Fallowfield students have woken up to Extinction Rebellion (XR) graffiti at Oak House this morning.
The messages, which have since been removed by University staff, encouraged students to join the climate activist group, which recently brought parts of central London to a standstill.
Their demands include the Government to make the UK carbon-free by 2025.
Oscar Thorpe, an Oak House resident and also a recent recruit of the movement, was involved in the direct action in London, and said “many were inspired by how XR managed to bring climate change back into the public discourse”.
“This is a great way of breaking the student bubble and showing that we love and care for this planet and the people living on it.”
The chalk messages also called on the University to divest from fossil fuel companies, with a Mancunion investigation revealing the University had almost £10 million invested in firms such as BG Group, BP, Royal Dutch Shell, Imperial Oil, REPSOL, Rio Tinto, and Exxon Mobil.
On April Fools’ day, the group performed a similar stunt on Main Campus, with the University quickly cleaning and quashing the protest due to “one swear word”, according to Students’ Union (SU) Activities Officer Lizzy Haughton – a member of the group.
Haughton has been arrested for “wilfully obstructing the highway” at a previous protest in November 2018.
The graffiti also pleaded students to ‘Save Our Planet’, and to ‘Boycott Barclays’ – which was scrawled next to the Owens Park cash machine.
An Extinction Rebellion spokesperson said: “The chalking is our first action as a group with the intention of sending a wake-up call to students, encouraging them to join the rebellion.
“Some of the graffiti was aimed at Barclays bank and UoM divestment. These institutions are both drivers of fossil fuels and will be on the wrong side of history unless they divest now.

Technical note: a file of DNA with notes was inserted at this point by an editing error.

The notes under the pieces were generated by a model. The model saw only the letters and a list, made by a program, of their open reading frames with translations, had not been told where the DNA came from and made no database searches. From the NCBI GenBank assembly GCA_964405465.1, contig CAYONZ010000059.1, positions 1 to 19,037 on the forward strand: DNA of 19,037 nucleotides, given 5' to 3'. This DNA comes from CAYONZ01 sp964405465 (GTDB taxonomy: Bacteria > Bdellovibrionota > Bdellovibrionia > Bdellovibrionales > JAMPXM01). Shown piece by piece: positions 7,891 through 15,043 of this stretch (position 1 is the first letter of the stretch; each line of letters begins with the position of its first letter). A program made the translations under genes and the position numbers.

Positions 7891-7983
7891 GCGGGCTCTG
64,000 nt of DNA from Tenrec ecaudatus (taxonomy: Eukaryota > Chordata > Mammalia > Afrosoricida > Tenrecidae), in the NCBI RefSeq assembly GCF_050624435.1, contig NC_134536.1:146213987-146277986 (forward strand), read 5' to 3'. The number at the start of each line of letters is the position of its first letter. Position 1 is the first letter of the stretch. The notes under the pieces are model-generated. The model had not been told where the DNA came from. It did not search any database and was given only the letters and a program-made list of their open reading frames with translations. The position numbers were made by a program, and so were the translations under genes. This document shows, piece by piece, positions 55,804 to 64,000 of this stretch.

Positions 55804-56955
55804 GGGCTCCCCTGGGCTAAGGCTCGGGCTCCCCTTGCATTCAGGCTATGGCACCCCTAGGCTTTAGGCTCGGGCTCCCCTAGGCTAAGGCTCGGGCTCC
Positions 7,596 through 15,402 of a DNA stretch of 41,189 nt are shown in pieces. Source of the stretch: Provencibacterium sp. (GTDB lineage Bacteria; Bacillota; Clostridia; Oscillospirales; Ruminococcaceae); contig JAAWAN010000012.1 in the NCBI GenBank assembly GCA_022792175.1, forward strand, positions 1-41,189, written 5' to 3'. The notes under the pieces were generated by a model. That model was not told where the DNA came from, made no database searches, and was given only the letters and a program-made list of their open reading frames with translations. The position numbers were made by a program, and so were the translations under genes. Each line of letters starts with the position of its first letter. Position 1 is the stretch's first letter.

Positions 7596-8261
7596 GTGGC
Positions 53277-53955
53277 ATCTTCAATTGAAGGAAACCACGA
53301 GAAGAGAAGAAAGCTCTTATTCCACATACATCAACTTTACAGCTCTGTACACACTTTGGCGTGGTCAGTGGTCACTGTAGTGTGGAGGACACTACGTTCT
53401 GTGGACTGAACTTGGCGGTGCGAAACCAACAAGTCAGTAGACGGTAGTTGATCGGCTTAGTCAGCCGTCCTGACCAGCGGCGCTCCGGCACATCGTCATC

“The board of governors meet on the 22nd of May, we hope many will join us in protesting for divestment outside. Similarly, there is a national protest against Barclays bank and it’s huge investments in fossil fuels on the 25th. While we appreciate students are very busy with exams, everyone is welcome to join us at these events.”
A University of Manchester spokesperson said: “The University of Manchester no longer invests in companies with significant coal and oil sands revenues.
“Following an update to the University’s Socially Responsible Investment Policy (SRIP) our investment managers have been instructed not to invest in in companies that generate more than 5% of their revenue from thermal coal (the type of coal used in power plants) or oil sands (also known as tar sands).
“Both of these are associated with producing high levels of carbon emissions and air pollution. We understand climate change is a global problem and as a University we have a role to play in bringing our influence to bear.
“This update to the SRIP reinforces our approach that seeks to pursue a responsible investment, whilst minimising any potential negative impact on our investment returns.”